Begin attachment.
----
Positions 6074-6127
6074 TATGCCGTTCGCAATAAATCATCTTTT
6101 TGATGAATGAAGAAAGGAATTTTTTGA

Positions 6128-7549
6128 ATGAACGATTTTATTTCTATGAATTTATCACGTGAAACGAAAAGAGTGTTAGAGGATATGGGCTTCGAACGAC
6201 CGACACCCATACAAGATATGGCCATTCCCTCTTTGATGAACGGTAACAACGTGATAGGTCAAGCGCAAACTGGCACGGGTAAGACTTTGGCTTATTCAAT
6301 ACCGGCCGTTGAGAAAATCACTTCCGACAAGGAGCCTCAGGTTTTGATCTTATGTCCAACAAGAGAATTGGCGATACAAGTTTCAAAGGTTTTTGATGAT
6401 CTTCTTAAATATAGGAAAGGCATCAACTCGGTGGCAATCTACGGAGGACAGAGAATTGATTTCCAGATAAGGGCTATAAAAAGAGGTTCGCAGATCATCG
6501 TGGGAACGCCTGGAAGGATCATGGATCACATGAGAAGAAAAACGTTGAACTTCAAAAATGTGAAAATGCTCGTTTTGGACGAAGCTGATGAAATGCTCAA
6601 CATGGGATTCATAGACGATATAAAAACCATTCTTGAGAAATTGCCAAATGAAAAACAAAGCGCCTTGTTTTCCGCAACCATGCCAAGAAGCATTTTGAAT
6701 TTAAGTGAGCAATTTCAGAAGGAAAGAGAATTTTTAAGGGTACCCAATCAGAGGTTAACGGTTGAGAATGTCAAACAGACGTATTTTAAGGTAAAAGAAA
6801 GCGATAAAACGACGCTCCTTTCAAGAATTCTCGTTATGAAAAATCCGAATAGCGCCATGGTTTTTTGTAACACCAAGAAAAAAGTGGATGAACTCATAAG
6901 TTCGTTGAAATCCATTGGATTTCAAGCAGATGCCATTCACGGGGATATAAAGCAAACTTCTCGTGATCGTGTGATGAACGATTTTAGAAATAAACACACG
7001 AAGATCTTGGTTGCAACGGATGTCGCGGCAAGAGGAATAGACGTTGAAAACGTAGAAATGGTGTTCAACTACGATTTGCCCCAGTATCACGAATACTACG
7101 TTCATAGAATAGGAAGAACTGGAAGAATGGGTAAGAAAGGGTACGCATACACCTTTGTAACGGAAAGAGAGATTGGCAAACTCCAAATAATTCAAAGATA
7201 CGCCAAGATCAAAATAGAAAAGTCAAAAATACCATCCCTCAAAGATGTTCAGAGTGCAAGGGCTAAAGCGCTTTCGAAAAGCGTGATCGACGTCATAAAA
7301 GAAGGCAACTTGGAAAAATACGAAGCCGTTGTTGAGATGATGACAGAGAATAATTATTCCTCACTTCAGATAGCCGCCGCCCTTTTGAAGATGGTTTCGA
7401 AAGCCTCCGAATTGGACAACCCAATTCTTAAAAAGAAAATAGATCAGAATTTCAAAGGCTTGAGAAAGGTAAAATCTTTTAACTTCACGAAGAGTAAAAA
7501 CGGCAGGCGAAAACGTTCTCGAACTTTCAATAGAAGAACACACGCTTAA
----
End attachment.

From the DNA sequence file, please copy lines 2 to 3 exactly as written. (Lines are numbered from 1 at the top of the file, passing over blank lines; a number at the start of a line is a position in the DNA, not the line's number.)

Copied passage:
6074 TATGCCGTTCGCAATAAATCATCTTTT
6101 TGATGAATGAAGAAAGGAATTTTTTGA